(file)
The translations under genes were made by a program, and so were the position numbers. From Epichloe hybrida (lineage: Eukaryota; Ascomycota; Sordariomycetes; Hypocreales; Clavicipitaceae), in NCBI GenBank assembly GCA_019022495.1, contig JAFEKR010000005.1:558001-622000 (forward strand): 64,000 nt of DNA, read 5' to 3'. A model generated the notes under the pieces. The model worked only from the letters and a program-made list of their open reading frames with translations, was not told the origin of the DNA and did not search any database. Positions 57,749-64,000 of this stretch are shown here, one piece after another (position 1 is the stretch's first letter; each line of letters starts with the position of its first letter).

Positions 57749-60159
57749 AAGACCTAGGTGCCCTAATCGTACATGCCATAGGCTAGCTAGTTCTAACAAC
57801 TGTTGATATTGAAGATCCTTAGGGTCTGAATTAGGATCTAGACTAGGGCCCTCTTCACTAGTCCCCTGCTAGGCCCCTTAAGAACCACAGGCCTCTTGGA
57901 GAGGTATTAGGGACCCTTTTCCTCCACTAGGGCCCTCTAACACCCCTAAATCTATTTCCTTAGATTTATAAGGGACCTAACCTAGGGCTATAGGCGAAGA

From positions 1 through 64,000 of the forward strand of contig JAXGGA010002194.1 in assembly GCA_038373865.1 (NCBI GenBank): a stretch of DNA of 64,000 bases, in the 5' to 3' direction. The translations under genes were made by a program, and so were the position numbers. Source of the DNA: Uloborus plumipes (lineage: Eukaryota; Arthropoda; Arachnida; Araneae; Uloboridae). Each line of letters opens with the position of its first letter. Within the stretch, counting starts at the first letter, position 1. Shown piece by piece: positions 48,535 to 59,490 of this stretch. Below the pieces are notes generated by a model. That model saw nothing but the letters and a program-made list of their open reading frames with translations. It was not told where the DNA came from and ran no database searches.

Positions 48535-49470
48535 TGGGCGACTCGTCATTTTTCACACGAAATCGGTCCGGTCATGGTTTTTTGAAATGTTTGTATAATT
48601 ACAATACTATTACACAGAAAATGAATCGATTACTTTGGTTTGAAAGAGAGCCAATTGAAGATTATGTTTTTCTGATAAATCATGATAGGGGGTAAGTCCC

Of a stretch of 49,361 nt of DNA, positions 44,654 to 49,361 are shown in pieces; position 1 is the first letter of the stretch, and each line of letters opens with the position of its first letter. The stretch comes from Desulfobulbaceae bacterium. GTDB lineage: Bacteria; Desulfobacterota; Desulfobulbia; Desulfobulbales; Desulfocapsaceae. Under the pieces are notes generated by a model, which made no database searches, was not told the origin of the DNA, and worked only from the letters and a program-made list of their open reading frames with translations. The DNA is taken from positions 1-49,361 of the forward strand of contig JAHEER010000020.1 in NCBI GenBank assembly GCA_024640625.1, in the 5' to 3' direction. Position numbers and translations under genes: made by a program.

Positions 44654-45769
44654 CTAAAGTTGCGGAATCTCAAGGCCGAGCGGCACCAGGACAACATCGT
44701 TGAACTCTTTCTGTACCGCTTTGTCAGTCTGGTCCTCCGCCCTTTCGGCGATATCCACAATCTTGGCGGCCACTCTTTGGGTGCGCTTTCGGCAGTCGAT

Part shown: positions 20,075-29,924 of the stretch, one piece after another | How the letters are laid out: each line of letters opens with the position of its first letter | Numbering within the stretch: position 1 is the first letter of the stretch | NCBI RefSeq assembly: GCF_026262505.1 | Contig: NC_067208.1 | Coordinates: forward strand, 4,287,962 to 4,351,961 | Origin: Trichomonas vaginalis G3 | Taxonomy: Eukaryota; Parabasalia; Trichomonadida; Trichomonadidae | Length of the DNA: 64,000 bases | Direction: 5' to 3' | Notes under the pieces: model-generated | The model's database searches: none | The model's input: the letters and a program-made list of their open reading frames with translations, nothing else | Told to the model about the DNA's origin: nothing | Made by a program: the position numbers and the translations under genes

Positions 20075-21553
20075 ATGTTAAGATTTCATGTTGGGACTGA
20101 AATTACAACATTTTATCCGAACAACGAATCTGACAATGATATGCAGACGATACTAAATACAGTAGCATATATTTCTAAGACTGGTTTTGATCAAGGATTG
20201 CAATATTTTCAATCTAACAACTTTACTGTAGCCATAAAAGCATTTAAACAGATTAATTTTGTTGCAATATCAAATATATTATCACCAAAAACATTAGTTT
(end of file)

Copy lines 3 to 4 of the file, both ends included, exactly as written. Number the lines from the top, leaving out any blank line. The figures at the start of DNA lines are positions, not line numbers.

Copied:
57749 AAGACCTAGGTGCCCTAATCGTACATGCCATAGGCTAGCTAGTTCTAACAAC
57801 TGTTGATATTGAAGATCCTTAGGGTCTGAATTAGGATCTAGACTAGGGCCCTCTTCACTAGTCCCCTGCTAGGCCCCTTAAGAACCACAGGCCTCTTGGA